75. My DD is 6 and has never spent the night away from us. (But I’m a control freak and we haven’t needed an overnight sitter) But it was always understood that her first overnight would be at my mom’s house. They see each other at our house for long weekends about once a month and talk on the phone a lot. DD has been asking to have her sleep over at Granny’s so we’re going to make that happen soon.I’m sure they will have a blast, but I won’t sleep at all.

  76. In my experience, letting other adults (no matter who they are in the family or pecking order) feel like their feelings come before (1) the safety of the child or (2) a mother’s gut instinct is not a path you want to go down. The kid isn’t a tool to make them feel better or worse. Follow your instincts and save the overnight until you feel comfortable.

  77. I don’t think kids really want to be away from their parents until they are much older. We have had various people want to have our daughter (who is just 3) for overnights but why would we when she is so happy just to be with us? It is about what is best for your child and that is probably to be with you until old enough to say “I would like to go and stay with Grandma for the night”. All the adults involved need to really be adults about this and do what is going to cause the most comfort for little one. A few times as a Mum I have handed kids over for cuddles etc with relatives when I had a gut feeling they really didn’t want to, just to make the family members happy, and every time afterwards I have felt really bad for my kids. In trying to please other people, I made my kids uncomfortable and to me it isn’t worth it. Go with your gut instinct, you are the Mum.

  78. @Meme, “A few times as a Mum I have handed kids over for cuddles etc with relatives when I had a gut feeling they really didn’t want to, just to make the family members happy, and every time afterwards I have felt really bad for my kids. In trying to please other people, I made my kids uncomfortable and to me it isn’t worth it.”Amen to that.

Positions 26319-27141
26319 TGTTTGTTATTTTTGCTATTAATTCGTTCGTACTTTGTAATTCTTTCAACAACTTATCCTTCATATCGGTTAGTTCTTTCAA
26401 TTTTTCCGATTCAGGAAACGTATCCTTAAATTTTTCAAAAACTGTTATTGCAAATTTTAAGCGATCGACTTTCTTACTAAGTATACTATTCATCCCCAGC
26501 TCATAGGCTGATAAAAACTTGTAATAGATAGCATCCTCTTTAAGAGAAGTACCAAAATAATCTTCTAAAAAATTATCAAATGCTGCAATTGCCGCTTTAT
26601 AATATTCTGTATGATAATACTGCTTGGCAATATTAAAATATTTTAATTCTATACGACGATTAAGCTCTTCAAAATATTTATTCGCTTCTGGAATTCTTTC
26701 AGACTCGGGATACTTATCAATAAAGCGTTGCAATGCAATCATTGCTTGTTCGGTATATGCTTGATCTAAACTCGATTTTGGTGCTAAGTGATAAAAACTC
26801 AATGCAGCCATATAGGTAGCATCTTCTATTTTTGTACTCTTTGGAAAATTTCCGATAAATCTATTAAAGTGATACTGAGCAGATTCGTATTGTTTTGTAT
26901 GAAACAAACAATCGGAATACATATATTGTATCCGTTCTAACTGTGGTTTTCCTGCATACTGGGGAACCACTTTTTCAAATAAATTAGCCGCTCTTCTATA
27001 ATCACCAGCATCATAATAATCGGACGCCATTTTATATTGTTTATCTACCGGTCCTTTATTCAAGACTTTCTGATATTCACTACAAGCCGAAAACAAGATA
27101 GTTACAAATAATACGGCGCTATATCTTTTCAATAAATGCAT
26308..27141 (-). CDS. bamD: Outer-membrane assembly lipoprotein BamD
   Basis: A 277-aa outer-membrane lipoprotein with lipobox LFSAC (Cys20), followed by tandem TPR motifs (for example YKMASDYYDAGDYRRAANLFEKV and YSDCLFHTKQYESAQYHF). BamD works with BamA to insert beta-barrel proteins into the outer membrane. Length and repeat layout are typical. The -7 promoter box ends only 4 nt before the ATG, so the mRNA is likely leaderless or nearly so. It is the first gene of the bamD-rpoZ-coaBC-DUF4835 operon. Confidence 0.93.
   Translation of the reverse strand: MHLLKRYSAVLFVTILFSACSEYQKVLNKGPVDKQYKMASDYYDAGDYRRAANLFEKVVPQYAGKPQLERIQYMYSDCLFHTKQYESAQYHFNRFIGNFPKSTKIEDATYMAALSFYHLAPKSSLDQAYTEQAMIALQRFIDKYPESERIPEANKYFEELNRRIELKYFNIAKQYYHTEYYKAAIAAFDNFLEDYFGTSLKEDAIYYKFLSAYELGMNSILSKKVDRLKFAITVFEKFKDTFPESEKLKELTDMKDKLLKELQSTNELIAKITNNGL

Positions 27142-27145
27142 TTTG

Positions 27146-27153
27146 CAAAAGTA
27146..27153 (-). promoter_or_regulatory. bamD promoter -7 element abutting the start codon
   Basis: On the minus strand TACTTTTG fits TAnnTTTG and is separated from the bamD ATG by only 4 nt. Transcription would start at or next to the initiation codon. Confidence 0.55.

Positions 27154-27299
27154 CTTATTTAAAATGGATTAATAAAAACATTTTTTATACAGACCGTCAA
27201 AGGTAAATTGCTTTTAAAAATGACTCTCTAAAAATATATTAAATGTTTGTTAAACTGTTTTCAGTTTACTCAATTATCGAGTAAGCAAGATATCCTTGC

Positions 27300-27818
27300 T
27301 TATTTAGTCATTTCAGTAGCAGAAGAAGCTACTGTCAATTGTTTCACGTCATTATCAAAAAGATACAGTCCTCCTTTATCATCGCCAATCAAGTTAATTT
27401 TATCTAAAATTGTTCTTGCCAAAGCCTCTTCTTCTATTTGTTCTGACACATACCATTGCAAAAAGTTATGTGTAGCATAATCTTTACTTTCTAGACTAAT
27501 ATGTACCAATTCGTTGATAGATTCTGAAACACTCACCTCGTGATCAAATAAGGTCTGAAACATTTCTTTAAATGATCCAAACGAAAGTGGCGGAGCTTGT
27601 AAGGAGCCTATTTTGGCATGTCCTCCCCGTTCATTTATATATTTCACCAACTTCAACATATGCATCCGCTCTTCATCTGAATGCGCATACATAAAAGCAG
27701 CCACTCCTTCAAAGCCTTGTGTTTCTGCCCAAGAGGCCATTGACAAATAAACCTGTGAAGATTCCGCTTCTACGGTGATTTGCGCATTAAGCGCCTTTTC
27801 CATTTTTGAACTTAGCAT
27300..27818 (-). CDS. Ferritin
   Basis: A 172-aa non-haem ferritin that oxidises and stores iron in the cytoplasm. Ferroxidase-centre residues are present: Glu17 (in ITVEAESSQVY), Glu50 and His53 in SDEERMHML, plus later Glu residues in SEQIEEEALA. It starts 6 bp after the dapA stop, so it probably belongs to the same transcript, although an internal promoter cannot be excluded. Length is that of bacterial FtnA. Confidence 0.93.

79. YMMV, but the times I regret are the times I ignored my gut and didn’t wait long enough. The times I waited a little longer than I needed to, in comparison, I now think I could have worked on reading a little sooner, and worked on toileting stuff a little sooner. But it doesn’t feel like a mistake–just the recognition that sooner also would have been okay.The funny thing is that even the family who was worried and upset at the time that DS was being carried too much, or nursing to sleep, or nursing too long, or taking too long to toilet train… no one cares or remembers. And DS is only 7, it’s not like he’s some college student, but already no one is dwelling on that stuff.
    OP, my cousin compared having the firstborn grandchild to bringing a dog onto a college campus. There’s just one dog, but there’s 1000 freshman who all really miss their dog, and he gets mobbed. My experience (being the only grandchild on both sides for 8 years, and having the second grandchild) is that some of this is breaking in the grandparents. Sometimes it can take grandparents a little while to gain perspective on the what the big picture is.

  80. It does sound like hubby is much more keen on the idea than the grandparents. And as I live in another country to my parents, I can understand that. But an overnight stay for a baby is quite a big step. And I’m unclear about why it has to be the night. If you are staying a few days, why can’t she spend a whole day with them? You and hubby go and do something fun together but not too far away.However everything is a no-go unless the proper safety measures are in place. Your husband doesn’t have a leg to stand on there!
    My son is almost 5 and has never slept away from me. And it’s only in the last year that we’ve felt comfortable about my parents even putting him to bed alone when we stay at their house. But he was a horrible sleeper from being tiny and I just felt it wasn’t fair to put anyone else through it!

  81. Kudos to you for all the efforts you make to keep your ILs posted on your daughter’s progress! I certainly leave most of the responsibility for keeping my ILs in-the-loop up to my husband so I’m very impressed by how much you already do.I left my son with my mother overnight at 7 months because I had to fly out of state to take a bar exam. We had three months to practice for the overnight where I would spend the night in my mom’s guest room while my son slept in a travel crib in her bedroom.
    If your ILs really want this overnight, is there a chance you could “practice” for a few nights before leaving her? This will give your ILs a chance to get a sense of how much it will really take to have your daughter overnight with you there as a safety net.